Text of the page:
Eighteenth Judicial District - District Court Judge
Honorable Nancy Artz Hopf
Retention Year: 2006
The Eighteenth Judicial District Commission on Judicial Performance unanimously recommends that Judge Nancy Artz Hopf BE RETAINED.
Judge Hopf received her law degree from the University of Denver College of Law in 1977. She earned her undergraduate degree from Northwestern University in political science in 1970. Judge Hopf has actively participated in the Arapahoe County Bar Association where she currently serves as the Treasurer. She has devoted volunteer hours coordinating and running Mock Trial Competitions for local high school students and their teams, which progress to State and National finals. She has established herself as a leader in the Judicial Community in which she serves. This is Judge Hopf’s first review by the commission as a District Judge.
Judge Hopf was appointed District Judge in January 2003. Prior to that appointment, she served the State of Colorado as an Administrative Law Judge from January 1991. Her judicial service thus totals almost 16 years. Prior to becoming an Administrative Law Judge she was in private practice and served in the Colorado Attorney General’s Office. Her initial appointment to the bench was to a courtroom responsible for civil and criminal cases. Her current caseload consists of 60% felony criminal cases and 40% civil cases. Judge Hopf will also hear probate or mental health cases.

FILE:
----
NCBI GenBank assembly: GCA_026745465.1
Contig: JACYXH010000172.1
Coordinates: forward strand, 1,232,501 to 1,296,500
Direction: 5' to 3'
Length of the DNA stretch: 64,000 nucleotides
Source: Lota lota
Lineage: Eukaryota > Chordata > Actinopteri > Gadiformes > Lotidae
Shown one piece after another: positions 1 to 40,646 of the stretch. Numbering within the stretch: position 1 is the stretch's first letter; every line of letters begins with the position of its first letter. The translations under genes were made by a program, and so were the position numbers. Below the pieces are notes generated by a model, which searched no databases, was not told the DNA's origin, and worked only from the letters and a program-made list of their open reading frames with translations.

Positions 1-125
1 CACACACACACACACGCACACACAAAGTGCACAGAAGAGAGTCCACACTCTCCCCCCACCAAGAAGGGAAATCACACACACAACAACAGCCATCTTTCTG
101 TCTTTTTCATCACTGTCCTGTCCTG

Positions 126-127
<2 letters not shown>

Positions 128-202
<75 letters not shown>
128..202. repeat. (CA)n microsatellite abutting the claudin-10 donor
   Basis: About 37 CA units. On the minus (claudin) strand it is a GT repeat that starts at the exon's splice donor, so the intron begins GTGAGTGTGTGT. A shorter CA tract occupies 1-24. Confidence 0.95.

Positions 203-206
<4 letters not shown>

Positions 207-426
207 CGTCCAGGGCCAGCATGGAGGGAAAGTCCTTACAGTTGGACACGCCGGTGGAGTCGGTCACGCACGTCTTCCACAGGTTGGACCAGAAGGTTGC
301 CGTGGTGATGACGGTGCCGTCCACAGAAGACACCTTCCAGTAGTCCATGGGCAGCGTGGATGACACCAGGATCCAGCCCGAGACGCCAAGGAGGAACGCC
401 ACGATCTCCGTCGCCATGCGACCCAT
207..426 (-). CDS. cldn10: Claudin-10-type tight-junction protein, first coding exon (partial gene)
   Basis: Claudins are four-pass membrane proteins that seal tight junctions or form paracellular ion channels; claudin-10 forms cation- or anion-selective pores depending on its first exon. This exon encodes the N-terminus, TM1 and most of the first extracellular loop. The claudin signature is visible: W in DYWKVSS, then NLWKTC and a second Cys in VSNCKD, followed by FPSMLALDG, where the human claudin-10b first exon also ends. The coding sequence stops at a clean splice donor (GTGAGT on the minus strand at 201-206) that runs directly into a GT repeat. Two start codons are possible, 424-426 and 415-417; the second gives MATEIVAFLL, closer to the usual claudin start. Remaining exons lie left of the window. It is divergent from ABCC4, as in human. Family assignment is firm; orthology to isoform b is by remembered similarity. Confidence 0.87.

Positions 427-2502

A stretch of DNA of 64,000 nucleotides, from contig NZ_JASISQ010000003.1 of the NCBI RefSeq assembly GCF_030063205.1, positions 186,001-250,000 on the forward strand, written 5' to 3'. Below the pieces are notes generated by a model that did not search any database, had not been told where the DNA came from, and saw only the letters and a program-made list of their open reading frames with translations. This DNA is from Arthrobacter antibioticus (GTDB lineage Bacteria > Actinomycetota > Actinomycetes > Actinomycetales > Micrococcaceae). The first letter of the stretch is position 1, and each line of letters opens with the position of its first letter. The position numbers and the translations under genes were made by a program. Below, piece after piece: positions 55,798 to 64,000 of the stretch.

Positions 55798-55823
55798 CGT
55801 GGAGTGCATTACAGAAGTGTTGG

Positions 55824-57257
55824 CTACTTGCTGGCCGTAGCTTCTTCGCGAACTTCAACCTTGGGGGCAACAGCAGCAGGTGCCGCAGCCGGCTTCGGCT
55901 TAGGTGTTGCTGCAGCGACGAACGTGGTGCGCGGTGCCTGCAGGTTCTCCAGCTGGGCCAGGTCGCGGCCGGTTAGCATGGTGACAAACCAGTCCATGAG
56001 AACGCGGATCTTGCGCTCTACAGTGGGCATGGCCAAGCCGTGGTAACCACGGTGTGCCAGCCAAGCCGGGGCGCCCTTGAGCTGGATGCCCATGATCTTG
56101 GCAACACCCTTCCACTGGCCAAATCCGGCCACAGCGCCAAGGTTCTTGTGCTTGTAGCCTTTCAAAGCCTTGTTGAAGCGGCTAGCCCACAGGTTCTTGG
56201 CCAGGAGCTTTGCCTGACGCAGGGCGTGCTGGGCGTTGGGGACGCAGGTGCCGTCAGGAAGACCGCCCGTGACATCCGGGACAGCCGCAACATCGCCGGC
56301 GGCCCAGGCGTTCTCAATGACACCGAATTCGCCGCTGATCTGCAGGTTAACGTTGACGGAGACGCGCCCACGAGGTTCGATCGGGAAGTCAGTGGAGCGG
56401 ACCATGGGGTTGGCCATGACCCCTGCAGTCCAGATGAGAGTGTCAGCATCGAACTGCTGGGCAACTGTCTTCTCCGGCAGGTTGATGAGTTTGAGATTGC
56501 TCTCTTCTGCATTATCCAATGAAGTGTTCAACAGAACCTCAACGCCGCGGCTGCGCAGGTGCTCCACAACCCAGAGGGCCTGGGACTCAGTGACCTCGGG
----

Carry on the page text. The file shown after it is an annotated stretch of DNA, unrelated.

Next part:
In surveys of non-attorneys, such as jurors, law enforcement officers, and court personnel, 97% recommended retention of Judge Hopf, 3% did not. She received excellent ratings for courtesy, impartiality, knowledge, and application of the law. She was also given excellent ratings for demeanor, fairness, communication skills, diligence, and knowledge of the law. The attorney surveys indicated 96% believe Judge Hopf should be retained, and 4% did not. Overall Judge Hopf received the highest scores of any judge in this district.
Representative comments were: That she practices the law as it should be done on a fair and unbiased basis for all parties: and that she performs with unusual accuracy, thoroughness, and effectiveness: and that we need more judges like her.
In reaching its recommendation, the commission heard from a number of stake holders, and public comments were solicited. Interviews were conducted with the District Attorney, the Chief Probation Officer, the Presiding Judge, the Clerk of the Court, the County Sheriff, the Deputy State Public Defender, and the Alternative Defense Counsel. Public, court staff, and attorney surveys were considered as well as interviews with the judge and consideration of the judge’s confidential self-review.
The commission finds that Judge Hopf is an excellent judge and recommends that she should be retained.